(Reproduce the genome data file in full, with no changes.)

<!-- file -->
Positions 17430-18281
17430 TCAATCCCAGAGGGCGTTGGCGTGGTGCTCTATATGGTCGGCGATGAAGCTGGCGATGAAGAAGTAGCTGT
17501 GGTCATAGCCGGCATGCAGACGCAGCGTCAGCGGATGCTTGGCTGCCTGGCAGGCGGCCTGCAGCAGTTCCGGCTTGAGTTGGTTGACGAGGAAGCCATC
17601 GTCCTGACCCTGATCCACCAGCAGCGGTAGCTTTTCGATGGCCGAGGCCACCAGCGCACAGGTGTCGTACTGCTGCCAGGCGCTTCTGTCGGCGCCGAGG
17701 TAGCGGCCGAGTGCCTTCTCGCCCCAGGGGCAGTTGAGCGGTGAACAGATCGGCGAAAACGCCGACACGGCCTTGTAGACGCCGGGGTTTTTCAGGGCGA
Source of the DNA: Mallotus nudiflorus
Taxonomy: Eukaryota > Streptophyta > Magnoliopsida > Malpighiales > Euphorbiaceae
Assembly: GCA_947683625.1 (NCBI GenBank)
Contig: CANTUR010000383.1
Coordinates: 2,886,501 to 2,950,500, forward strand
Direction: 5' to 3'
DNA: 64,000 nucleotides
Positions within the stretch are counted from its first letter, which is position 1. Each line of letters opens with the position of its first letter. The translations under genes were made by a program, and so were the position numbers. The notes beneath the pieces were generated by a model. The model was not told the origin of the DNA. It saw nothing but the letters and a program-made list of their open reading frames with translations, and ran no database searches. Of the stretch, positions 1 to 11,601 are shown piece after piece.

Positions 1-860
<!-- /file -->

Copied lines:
Positions 17430-18281
17430 TCAATCCCAGAGGGCGTTGGCGTGGTGCTCTATATGGTCGGCGATGAAGCTGGCGATGAAGAAGTAGCTGT
17501 GGTCATAGCCGGCATGCAGACGCAGCGTCAGCGGATGCTTGGCTGCCTGGCAGGCGGCCTGCAGCAGTTCCGGCTTGAGTTGGTTGACGAGGAAGCCATC
17601 GTCCTGACCCTGATCCACCAGCAGCGGTAGCTTTTCGATGGCCGAGGCCACCAGCGCACAGGTGTCGTACTGCTGCCAGGCGCTTCTGTCGGCGCCGAGG
17701 TAGCGGCCGAGTGCCTTCTCGCCCCAGGGGCAGTTGAGCGGTGAACAGATCGGCGAAAACGCCGACACGGCCTTGTAGACGCCGGGGTTTTTCAGGGCGA
Source of the DNA: Mallotus nudiflorus
Taxonomy: Eukaryota > Streptophyta > Magnoliopsida > Malpighiales > Euphorbiaceae
Assembly: GCA_947683625.1 (NCBI GenBank)
Contig: CANTUR010000383.1
Coordinates: 2,886,501 to 2,950,500, forward strand
Direction: 5' to 3'
DNA: 64,000 nucleotides
Positions within the stretch are counted from its first letter, which is position 1. Each line of letters opens with the position of its first letter. The translations under genes were made by a program, and so were the position numbers. The notes beneath the pieces were generated by a model. The model was not told the origin of the DNA. It saw nothing but the letters and a program-made list of their open reading frames with translations, and ran no database searches. Of the stretch, positions 1 to 11,601 are shown piece after piece.

Positions 1-860